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House, courts make decisions on cybersquatting

The House passes a bill to crack down on illicit domain name registrations, close behind a federal appeals court decision that could make it easier for cybersquatters to stay in business.

Trademark holders got some good news and bad news this week.

The House today passed a bill to crack down on illicit domain name registrations, but a federal appeals court yesterday handed down a decision that could make it easier for cybersquatters and small businesses which register trademarked names to stay in business.

The Trademark Cyberpiracy Prevention Act would hold those who use trademarks or service marks on the Internet in "bad faith" liable in a civil action. The bill passed the House on a voice vote with no opposition, and must now be reconciled with companion legislation passed by the Senate in August.

Separately, the Ninth Circuit U.S. Court of Appeals in San Francisco yesterday found that registrars which set up Internet addresses cannot be held liable when they inadvertently assign a trademark to someone who is not the registered holder of the mark. Lockheed Martin vs. Network Solutions is a blow to trademark holders whose marks have been usurped by cybersquatters--profiteers who allegedly acquire coveted domain names for the sole purpose of ransoming them to their rightful owners.

The bill's passage thus comes as the courts appear to be creating a growing body of jurisprudence that has weakened the rights of trademark holders on the Net.

"This is a really significant bill because it proves that Congress can pass legislation protecting the legitimacy of the Internet while also protecting the freedom the Internet represents," said Jeffrey Solsby, press secretary for Rep. James Rogan (R-California), who authored the bill.

But some civil liberties groups oppose the measure, saying it creates new rights for trademark holders specifically relating to domain names that could threaten free speech.

"I'd call it the Business Criticism Prevention Act," said Stanton McCandlish, a spokesman for the Electronic Frontier Foundation (EFF), which works to protect people's online rights.

"Trademarks are meant to give some limited rights to protect a business, but there have traditionally been some pretty clear exemptions--for example, for fair use. People are trying to change that," he said.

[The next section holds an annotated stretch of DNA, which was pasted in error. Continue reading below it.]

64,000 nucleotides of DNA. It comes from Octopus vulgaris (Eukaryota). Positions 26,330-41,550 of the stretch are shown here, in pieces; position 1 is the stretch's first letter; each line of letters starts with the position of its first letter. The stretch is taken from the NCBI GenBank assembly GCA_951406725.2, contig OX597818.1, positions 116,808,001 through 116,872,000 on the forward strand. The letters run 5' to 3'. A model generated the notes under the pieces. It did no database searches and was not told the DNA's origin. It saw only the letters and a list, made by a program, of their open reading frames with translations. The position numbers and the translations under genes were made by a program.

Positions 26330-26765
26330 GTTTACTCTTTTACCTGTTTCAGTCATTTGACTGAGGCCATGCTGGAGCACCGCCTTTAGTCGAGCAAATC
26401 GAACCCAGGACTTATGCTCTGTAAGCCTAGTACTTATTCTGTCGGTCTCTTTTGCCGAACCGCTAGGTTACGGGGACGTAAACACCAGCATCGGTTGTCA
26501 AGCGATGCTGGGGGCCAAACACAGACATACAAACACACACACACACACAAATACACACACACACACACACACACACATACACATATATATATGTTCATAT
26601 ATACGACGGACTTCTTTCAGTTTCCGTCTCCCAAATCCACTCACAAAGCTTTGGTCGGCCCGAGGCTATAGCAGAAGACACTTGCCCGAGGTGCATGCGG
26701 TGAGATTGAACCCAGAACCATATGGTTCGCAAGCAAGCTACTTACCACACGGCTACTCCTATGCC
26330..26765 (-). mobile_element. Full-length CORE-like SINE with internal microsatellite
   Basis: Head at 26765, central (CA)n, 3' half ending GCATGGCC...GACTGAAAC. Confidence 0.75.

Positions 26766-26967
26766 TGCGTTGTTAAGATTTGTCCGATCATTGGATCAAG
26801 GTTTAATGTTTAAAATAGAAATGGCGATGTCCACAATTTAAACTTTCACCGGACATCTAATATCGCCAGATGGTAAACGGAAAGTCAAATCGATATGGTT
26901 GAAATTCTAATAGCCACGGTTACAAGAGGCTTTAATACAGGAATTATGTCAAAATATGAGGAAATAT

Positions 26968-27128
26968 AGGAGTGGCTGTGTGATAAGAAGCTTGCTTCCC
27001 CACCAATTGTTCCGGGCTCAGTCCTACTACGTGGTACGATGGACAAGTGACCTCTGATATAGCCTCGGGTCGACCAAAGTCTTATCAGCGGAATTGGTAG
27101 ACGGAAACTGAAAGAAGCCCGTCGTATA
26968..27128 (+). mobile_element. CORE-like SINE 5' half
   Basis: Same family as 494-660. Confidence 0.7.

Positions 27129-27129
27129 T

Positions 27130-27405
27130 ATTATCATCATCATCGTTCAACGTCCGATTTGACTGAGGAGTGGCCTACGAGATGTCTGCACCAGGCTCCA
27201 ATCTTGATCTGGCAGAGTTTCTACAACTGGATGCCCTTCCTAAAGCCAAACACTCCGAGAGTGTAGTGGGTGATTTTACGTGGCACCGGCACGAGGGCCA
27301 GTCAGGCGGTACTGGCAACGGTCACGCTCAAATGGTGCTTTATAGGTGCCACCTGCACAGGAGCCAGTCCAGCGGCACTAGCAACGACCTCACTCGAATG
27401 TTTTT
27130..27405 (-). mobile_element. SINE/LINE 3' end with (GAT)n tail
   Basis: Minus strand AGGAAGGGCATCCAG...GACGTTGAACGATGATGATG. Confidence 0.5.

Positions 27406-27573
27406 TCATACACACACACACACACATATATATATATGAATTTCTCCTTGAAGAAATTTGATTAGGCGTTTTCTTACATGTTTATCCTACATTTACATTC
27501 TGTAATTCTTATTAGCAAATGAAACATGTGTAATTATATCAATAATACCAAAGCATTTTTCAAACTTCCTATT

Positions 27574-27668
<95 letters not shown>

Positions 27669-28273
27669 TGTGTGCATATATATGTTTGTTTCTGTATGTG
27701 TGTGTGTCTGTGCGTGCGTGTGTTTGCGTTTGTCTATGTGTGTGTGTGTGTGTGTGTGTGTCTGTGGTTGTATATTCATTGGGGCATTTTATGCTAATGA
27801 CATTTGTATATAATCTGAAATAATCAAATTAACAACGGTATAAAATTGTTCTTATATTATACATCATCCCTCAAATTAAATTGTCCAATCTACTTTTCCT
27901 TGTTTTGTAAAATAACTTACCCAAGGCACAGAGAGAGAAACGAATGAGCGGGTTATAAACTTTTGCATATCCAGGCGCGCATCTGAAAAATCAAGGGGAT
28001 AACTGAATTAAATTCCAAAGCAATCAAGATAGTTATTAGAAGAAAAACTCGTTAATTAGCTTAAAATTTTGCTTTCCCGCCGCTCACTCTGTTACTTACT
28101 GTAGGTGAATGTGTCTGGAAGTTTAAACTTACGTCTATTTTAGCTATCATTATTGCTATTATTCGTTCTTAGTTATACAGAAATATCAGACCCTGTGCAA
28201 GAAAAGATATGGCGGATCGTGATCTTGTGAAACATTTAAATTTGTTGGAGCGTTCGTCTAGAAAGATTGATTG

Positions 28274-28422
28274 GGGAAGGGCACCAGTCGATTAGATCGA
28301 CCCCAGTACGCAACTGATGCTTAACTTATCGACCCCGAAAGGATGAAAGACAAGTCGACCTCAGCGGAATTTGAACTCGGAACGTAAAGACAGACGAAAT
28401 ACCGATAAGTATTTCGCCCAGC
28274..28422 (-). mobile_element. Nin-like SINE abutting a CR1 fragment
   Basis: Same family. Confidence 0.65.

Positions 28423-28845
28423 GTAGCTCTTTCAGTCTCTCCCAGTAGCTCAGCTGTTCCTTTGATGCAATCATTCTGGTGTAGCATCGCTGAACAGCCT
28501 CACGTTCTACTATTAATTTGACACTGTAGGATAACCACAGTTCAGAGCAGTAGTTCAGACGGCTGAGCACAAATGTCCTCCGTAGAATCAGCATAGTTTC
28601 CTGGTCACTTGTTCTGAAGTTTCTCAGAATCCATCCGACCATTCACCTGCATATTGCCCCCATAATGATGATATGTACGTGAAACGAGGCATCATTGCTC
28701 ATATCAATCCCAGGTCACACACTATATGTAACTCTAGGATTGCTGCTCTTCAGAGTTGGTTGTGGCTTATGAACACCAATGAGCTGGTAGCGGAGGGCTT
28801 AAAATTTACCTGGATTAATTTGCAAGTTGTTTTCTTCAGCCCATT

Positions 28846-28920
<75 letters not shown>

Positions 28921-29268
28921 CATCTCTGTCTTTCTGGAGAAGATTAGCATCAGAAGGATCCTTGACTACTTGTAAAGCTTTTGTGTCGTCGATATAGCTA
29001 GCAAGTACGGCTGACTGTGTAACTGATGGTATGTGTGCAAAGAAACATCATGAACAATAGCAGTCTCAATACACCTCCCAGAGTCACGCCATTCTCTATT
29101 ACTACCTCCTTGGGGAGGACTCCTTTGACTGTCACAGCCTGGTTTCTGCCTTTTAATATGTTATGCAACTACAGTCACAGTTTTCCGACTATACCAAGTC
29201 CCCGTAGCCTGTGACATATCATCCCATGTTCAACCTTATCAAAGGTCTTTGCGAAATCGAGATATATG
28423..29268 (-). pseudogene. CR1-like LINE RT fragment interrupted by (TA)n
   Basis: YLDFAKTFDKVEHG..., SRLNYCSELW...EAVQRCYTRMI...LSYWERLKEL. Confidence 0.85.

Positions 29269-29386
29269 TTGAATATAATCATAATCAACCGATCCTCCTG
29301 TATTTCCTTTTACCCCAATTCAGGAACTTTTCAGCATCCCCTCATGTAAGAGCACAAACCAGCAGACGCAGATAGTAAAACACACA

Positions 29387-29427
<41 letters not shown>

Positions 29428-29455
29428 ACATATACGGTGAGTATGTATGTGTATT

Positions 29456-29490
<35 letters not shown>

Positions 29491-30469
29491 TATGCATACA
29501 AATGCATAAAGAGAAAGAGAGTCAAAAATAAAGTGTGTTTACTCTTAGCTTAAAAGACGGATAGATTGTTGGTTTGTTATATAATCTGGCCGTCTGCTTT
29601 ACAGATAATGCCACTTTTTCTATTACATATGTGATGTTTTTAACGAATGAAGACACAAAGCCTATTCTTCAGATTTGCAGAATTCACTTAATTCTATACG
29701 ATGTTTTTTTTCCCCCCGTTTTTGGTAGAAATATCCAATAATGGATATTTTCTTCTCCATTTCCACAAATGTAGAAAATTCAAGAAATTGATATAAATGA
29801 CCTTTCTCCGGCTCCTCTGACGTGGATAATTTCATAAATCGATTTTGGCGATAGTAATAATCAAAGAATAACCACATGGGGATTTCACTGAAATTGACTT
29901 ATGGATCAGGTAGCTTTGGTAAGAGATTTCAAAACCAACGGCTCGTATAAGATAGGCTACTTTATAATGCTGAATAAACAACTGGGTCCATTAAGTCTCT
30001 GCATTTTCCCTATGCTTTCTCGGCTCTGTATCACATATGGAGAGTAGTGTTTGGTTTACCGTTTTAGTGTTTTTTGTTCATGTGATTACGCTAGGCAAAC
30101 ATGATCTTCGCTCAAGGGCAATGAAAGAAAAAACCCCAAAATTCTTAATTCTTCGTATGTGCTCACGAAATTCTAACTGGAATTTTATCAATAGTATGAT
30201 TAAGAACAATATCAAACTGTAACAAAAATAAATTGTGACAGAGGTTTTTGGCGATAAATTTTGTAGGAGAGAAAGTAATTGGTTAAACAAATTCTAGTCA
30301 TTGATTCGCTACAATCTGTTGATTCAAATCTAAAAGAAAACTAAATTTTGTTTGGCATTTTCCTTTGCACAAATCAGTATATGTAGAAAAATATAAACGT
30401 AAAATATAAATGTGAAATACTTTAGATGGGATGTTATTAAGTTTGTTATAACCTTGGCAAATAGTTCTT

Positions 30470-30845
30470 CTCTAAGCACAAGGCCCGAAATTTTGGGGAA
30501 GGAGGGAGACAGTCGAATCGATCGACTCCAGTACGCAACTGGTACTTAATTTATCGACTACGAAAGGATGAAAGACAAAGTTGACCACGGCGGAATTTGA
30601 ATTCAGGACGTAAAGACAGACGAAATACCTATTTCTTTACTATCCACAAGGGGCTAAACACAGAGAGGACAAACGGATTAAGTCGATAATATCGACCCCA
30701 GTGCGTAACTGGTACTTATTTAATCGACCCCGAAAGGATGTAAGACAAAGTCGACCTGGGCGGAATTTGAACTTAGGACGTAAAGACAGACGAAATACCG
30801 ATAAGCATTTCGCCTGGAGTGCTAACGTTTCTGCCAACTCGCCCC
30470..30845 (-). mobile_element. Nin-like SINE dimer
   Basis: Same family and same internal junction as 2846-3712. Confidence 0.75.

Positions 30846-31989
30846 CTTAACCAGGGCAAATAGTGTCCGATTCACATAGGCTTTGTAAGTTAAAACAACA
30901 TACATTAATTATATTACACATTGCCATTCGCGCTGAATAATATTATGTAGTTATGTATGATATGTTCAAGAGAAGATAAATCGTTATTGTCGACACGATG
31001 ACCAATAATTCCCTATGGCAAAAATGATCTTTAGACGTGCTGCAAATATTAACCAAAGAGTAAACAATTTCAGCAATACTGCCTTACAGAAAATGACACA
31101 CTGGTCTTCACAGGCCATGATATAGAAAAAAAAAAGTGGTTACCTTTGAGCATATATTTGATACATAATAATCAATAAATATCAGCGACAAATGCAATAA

Legal trend
In San Francisco, a panel of three judges upheld a lower-court decision dismissing a case brought by Lockheed Martin against Network Solutions (NSI) over addresses that were registered using variations of the protected "Skunk Works" mark. Lockheed filed suit in 1996, charging that NSI had refused to help shut down an alleged infringer after being notified of an apparent violation.

If the decision holds, Internet registrars such as NSI will have no incentive to police potential trademark abuse by domain name registrants, making it more difficult for companies to crack down on misuse of their marks.

Yesterday's decision is at least the third this year from the Ninth Circuit to address the intersection of trademarks and the Internet. The seven-page ruling cited the court's earlier decision in Avery Dennison vs. Sumpton for a more thorough discussion of its emerging take on the issue.

In that case, the Ninth Circuit ruled that a small business's ownership of the names "" and "" did not infringe trademarks held by Avery Dennison, a large office supply company.

A three-judge appeals panel ruled in August that Avery had no right to take control of the domain names because the company's trademarks did not meet the requirements of the Federal Trademark Dilution Act, under which the suit was brought. The 1995 statute protects "famous," or "strong," marks--such as Disney or Toyota--from being diluted through unauthorized use.

Caught between Congress and the courts is the nonprofit body that for now is primarily responsible for administering the Net. Under a plan put forward by the Internet Corporation for Assigned Names and Numbers (ICANN), disputes over domain names would be handled through mandatory arbitration--a process that could benefit small-business defendants who do not have the financial resources to battle major corporations in court.

"This bill totally undermines the work of ICANN," said the EFF's McCandlish. "The process hasn't been perfect, but some consensus has been starting to emerge concerning the rights of trademark holders internationally...People have been working on this for two years, and now Congress is jumping in with this bill."

Solsby defended the bill, however, saying it had broad support from an array of industry groups. He said the legislation strikes a balance by extending existing trademark law to the Net.

"It is meant to protect a legitimate trademark from uses that a court would deem are an intent to defraud," Solsby said. "Determining whether fraud occurred would be left up to the courts."

Asked whether he sees a tension between the directions in which Congress and the courts are going on trademarks, Solsby demurred.

"Through [the Trademark Cyberpiracy Prevention Act], the House is trying to extend trademark law to domain names," he said. "The courts are only as effective as the legislation before them allows."